I’m terrified at the prospect of Jeremy Corbyn becoming Prime Minister. His policies would trash the economy. He has sided with Britain’s enemies, and honoured the deaths of terrorists. He has enabled anti-semitism in the Labour party. But whoever leads the Conservative Party at the time of the next election will need to have something more to say than: ‘I’m not Jeremy Corbyn’.

I’ve watched the anti-semitism scandal unfold with dismay. It shocks and saddens me that a leader of a political party in the UK commemorated the deaths of terrorists who plotted to kill innocent Israelis for the crime of being Jewish.

And yet even a party led by a terrorist sympathiser is outperforming the Conservatives in the polls. How on earth can this possible? Are the 39 per cent of Brits who would vote Labour tomorrow endorsing Corbyn’s decision to lay a wreath at the grave of terrorists, or his failure to stand up to anti-semites in his party? Or are these negative stories about him just not cutting through?

I’m concerned that the reason Labour are ahead in the polls – and are likely to remain so despite recent events – is because people switch off when they hear negative stories about Corbyn, in the same way that Americans ignored Hillary Clinton’s warnings about Trump. Come the next election, the Conservatives could appear to have ‘cried wolf’ too many times, with so much time and energy being spent on scare stories about Corbyn.

Yes, he has behaved disgracefully, and it’s entirely right to point this out. But trashing Corbyn isn’t drawing voters to the Conservative Party. It didn’t work at the last general election; and it didn’t work for Hillary Clinton. Attacking the man – as opposed to his ideas – is not a winning strategy.

People who are considering voting Labour will look around to see what else is on offer.  And if all they see from the Conservatives is repeated attack ads, then why would they shift their support?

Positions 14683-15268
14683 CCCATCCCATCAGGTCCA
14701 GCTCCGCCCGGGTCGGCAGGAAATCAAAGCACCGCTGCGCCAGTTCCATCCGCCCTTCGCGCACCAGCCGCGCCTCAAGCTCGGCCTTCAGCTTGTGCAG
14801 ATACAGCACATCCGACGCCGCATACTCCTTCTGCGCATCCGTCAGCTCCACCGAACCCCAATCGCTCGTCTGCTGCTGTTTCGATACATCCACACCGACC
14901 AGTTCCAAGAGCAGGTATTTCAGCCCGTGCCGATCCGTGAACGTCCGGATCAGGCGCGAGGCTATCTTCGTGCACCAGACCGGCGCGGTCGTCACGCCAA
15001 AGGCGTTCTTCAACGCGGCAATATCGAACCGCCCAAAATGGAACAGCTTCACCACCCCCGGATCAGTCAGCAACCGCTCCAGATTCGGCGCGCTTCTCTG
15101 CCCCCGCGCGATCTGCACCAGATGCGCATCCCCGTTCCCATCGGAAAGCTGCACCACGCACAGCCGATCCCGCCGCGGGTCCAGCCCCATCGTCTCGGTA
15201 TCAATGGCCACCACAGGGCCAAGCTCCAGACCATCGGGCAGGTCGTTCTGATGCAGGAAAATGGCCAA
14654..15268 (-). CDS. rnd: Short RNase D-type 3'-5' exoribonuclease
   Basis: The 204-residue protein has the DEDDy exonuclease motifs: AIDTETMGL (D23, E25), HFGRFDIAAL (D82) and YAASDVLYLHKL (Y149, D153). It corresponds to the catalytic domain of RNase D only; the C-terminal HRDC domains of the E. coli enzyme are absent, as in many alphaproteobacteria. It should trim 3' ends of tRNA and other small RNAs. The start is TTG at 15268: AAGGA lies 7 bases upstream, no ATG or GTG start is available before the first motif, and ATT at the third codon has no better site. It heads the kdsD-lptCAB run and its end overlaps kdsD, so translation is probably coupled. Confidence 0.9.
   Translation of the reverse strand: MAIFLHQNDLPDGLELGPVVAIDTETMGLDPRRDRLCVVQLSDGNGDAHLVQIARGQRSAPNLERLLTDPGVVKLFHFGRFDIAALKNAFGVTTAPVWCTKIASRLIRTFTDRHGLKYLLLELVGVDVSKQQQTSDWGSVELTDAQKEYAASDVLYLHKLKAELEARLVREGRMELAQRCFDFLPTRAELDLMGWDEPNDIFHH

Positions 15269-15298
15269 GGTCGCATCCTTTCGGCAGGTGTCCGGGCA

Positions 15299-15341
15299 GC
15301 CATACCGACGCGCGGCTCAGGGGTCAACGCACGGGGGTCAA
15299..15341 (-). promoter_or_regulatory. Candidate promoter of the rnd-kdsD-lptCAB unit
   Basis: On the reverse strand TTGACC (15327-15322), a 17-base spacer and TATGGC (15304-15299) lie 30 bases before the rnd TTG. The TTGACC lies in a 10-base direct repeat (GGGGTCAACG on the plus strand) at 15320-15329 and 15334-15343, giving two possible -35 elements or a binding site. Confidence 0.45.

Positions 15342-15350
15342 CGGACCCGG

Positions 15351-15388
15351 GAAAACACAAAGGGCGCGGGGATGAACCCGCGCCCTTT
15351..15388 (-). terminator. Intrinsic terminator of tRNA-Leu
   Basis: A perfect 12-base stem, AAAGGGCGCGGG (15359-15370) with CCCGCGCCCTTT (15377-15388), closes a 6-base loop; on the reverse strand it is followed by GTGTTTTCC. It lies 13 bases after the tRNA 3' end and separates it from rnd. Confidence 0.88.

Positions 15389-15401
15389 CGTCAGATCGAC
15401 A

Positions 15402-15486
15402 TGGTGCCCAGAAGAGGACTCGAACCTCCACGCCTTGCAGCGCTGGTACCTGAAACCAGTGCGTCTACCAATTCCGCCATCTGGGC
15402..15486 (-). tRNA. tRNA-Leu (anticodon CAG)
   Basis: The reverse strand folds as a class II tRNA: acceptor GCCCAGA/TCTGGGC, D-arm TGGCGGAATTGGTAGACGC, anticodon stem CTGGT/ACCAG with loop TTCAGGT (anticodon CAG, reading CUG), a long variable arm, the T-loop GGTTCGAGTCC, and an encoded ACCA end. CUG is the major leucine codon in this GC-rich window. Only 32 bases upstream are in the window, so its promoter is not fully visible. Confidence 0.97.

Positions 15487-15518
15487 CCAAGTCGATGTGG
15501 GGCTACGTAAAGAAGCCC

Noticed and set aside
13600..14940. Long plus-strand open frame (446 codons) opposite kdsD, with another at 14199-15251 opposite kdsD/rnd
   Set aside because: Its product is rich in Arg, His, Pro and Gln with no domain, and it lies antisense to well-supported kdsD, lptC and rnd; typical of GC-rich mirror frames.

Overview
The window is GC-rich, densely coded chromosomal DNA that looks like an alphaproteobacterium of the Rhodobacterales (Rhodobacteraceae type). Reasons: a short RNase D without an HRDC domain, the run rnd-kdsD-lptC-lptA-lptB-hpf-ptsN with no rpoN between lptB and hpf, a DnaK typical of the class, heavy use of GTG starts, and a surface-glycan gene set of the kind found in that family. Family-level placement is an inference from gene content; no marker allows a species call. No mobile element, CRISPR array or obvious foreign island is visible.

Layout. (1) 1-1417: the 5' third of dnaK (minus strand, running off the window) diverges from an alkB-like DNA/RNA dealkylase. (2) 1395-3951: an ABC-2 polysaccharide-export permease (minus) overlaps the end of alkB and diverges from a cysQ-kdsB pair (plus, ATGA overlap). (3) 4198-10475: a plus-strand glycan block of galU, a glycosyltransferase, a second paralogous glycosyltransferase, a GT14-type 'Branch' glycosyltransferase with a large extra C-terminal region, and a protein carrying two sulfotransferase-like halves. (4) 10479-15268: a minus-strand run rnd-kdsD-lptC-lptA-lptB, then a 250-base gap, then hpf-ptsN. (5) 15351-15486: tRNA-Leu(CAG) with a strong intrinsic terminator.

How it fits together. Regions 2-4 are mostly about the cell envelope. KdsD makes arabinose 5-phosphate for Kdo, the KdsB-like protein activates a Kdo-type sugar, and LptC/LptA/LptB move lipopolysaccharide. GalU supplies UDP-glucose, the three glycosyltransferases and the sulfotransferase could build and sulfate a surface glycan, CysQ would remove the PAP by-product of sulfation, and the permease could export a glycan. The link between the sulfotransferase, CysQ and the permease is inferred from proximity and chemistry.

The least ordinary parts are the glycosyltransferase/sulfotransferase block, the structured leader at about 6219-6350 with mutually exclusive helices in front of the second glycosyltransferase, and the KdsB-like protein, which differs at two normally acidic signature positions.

The Conservative Party has no God-given right to exist nor to remain in government. Justifying its existence will require more than criticisms of the opposition. MPs, activists and supporters should spend their efforts giving people a reason to support a future Conservative government.

Putting aside the question of leadership – which needs to be addressed – the Conservatives need to restore trust with Brexit voters. It’s not too late for the Prime Minister to revert to the vision set out in her Lancaster House speech. Voters were told at the last election that only a Conservative Government would deliver a clean break from the EU, restoring decision making powers on laws, borders, money and trade. Delivering this will be crucial, as well as setting out a vision for what to do with Britain’s new-found independence.

The cost of living should take centre stage in the Conservative Party’s vision. Of course Conservatives can boast about creating the conditions for a steadily growing economy and record employment, but these messages are lost on those who are struggling with less disposable income at the end of the month, regardless of how hard they work. Brits are faced with the highest tax burden in 49 years, and those on lower incomes pay the highest proportion of their earnings in tax. Lowering income tax for all earners would make a huge, tangible impact on people’s paychecks, with more money in their pockets to spend on life’s necessities.

Housing is undoubtedly the biggest cost of living for most families in Britain, with families spending three times as much on housing as they were 50 years ago (as a percentage of income). Relaxing planning restrictions and allowing developers to build in areas where there is the most demand for housing – including on the green belt – would radically increase the number of homes being built in this country. Getting more homes built is the only long term solution to Britain’s housing crisis. Not only would this mean more families could afford to buy their own home, but it could also make renting a home or apartment less expensive.

A focus on delivering the Brexit that people voted for, and addressing the high cost of living and housing, would do more for the Conservative Party’s popularity than criticisms of the opposition.